Who in the White House Authorized a Bribe

Posted by Caleb on April 2, 2010 · Comments

After watching Obama twist arms, beg,
borrow and steal to pass ObamaCare, it may come as no surprise to some
that Obama’s administration has offered federal jobs for political
purposes to two Democratic candidates. What ought to catch people’s
attention is that this action constitutes a federal crime.

Did Barack Obama or members of his
administration directly violate federal law by offering federal jobs to
Rep. Joe Sestak and former Colorado legislator Andrew Romanoff? The best
way to answer these and a myriad of other ethical questions is for
Congress to join Rep. Darrell Issa in calling for the appointment of a
special prosecutor to investigate this corruption.

Title 18, Chapter 11, Section 211 of the
United States Code states that “Whoever solicits or receives …
any….thing of value, in consideration of the promise of support or use
of influence in obtaining for any person any appointive office or place
under the United States, shall be fined under this title or imprisoned
not more than one year, or both.”

Obama is practicing Chicago Style Politics

The Obama administration has been accused
by two Democratic primary candidates, Joe Sestak and Andrew Romanoff, of
offering them high profile jobs. The jobs allegedly offered included
the Secretary of the Navy and a position within the U.S. Agency for
International Development. In return for these favors the two would
withdraw from their Senate challenges to Obama’s allies, Sen. Arlen
Specter in Pennsylvania and Sen. Michael Bennet in Colorado.

The Denver Post, hardly a right-wing
newspaper, reported that “Jim Messina, President Barack Obama’s deputy
chief of staff and a storied fixer in the White House political shop,
suggested a place for Romanoff might be found in the administration and
offered specific suggestions, according to several sources who described
the communication to The Denver Post. Romanoff turned down the
overture, which included mention of a job at USAID, the foreign aid
agency, sources said.”

The White House subsequently denied the
story and claimed that no job was offered. But with no investigation
into this corruption, how will we know how deep the rabbit hole runs?

In February, Pennsylvania Congressman Joe
Sestak launched a new charge of bribery by accusing the Obama White
House of offering him the Secretary of the Navy job in exchange for his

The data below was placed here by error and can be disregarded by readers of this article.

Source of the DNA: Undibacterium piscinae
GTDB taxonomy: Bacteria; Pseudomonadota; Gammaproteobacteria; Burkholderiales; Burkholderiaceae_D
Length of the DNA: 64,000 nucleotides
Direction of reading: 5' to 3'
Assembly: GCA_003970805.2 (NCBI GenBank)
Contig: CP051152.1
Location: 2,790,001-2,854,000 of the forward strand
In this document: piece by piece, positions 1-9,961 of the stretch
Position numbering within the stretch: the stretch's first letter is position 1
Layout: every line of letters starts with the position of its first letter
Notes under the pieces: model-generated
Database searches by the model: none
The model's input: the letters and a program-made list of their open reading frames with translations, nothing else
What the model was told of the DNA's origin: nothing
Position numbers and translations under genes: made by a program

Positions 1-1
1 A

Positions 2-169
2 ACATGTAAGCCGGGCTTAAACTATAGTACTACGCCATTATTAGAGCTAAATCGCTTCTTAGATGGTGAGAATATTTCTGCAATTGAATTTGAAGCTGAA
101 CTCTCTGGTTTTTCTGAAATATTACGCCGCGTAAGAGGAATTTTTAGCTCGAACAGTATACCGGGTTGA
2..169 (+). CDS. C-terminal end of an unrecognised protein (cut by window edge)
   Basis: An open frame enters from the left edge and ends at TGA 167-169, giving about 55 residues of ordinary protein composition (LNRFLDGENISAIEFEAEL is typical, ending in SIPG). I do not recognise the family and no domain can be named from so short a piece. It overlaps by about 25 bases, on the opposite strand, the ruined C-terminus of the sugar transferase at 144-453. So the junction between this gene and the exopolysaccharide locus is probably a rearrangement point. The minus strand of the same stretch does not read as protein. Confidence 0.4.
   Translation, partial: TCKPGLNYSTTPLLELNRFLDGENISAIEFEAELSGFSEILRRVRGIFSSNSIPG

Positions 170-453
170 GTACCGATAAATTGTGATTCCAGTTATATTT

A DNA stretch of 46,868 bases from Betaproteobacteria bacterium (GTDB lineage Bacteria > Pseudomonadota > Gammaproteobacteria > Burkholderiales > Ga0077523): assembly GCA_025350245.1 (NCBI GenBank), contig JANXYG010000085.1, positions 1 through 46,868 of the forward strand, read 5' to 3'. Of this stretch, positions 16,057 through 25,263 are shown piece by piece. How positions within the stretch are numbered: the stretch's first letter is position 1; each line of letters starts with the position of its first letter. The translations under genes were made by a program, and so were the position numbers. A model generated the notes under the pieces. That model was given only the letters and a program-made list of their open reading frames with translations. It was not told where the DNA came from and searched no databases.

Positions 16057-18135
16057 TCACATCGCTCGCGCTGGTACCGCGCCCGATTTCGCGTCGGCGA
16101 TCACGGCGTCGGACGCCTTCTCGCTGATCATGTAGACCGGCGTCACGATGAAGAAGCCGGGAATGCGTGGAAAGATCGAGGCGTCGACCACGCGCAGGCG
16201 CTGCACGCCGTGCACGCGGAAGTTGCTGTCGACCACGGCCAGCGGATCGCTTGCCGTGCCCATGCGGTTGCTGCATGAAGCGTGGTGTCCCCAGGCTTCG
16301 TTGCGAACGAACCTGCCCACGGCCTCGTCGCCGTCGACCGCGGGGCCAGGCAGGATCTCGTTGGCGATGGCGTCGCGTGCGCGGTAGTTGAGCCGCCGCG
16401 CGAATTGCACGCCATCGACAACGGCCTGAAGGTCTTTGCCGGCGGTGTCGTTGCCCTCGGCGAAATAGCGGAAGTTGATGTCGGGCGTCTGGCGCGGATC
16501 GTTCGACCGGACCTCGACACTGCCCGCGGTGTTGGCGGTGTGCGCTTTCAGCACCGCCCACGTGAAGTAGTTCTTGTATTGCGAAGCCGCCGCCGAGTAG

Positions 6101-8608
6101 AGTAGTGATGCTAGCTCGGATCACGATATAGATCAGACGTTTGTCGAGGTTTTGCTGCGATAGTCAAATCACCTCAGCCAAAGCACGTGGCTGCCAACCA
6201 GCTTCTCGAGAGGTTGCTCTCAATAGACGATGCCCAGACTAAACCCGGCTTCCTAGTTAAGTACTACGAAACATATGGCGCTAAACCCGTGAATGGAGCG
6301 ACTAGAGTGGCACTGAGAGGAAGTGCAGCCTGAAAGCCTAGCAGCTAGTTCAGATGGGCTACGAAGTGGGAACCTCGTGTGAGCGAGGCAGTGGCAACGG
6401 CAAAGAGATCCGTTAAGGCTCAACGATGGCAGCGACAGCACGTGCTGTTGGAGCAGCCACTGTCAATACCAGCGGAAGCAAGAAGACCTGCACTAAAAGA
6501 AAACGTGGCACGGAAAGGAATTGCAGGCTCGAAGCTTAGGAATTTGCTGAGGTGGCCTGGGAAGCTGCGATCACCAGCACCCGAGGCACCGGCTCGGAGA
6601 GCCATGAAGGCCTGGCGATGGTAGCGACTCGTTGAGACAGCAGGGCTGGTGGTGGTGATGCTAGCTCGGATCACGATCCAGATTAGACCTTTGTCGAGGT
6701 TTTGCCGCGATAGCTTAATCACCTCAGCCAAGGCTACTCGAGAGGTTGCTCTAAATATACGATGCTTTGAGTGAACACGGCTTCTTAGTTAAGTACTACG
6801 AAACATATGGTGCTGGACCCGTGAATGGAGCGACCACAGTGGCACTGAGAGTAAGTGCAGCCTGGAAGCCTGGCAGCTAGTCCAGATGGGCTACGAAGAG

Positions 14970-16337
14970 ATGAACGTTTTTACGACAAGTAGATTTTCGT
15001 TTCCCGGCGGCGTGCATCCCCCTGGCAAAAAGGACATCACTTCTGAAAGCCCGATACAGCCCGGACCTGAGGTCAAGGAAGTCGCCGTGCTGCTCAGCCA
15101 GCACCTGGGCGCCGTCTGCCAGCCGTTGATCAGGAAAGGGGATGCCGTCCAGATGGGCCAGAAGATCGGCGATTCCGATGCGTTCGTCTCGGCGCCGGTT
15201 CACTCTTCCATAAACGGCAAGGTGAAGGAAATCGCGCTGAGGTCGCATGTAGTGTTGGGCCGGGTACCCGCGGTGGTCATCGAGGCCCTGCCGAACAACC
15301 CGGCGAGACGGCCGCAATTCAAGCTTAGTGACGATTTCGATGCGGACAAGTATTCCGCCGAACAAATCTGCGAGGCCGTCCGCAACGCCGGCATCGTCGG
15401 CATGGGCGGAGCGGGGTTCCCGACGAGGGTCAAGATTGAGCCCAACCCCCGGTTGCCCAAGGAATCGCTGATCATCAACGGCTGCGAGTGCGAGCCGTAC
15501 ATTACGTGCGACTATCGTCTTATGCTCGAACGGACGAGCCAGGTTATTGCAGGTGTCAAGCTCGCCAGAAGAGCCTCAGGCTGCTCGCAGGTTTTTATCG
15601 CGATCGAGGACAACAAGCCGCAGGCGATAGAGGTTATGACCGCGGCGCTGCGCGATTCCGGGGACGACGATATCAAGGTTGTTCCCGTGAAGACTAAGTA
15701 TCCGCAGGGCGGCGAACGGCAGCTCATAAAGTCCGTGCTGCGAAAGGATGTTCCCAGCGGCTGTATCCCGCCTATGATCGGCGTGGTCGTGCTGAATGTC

agreeing to abandon his race against Specter. The Philadelphia Inquirer
reports that this exchange occurred during a TV interview with Comcast
anchor Larry Kane: “‘Was it secretary of the Navy?’ Kane asked. ‘No
comment,’ Sestak said.’Was it [the job] high-ranking?’ Kane asked.
Sestak said yes, but added that he would ‘never leave’ the Senate race
for a deal.”

Sestak has later confirmed that yes, he was
offered a job, but he has been unwilling to go into greater details.
After stonewalling and avoiding the question for weeks, White House
Press Secretary Robert Gibbs stated that he talked to people in the
White House about the claim and that, “I’m told whatever conversations
have been had are not problematic.” He added that the incident is “in
the past.”

We hate to rain on Mr. Gibbs’ parade, but
the incident is hardly “in the past.” If the president of the United
States or someone high up in his administration committed a felony the
public deserves to know about it. Whoever committed that felony must be
brought to justice. This administration is no stranger to corruption, as
witnessed by the billions in sweet deals to purchase Congressional
votes for ObamaCare.

Obama even tried to influence Democratic
Congressman Jim Matheson, who voted against the initial health bill, by
appointing his brother Scott M. Matheson, Jr. to the Tenth Circuit Court
of Appeals. While this corruption is ill fitting for the White House,
these incidents pale in comparison to the most recent allegations. The
offering of a federal job in order to affect an election constitutes a
direct violation of federal law and must be investigated.

Fortunately for those of us who still
believe in the rule of law, Rep. Darell Issa, the top Republican on the
House Oversight and Government Reform Committee, has called for a
special prosecutor to probe these allegations. Congressman Issa is
confident that a special prosecutor will be appointed. “What you have is
a credible allegation by a member of Congress of a felony,” Issa told
Fox News. “It is a felony to offer somebody a federal job in order to
get them to affect an election.”

We are watching our very system of
government corrupted before our very eyes. We encourage all Americans
who still believe in our Constitution and the rule of law to join us and
Rep. Issa in calling for a special prosecutor to investigate these
crimes of the Obama administration.

By Floyd and Mary Beth Brown, The White
House Watch

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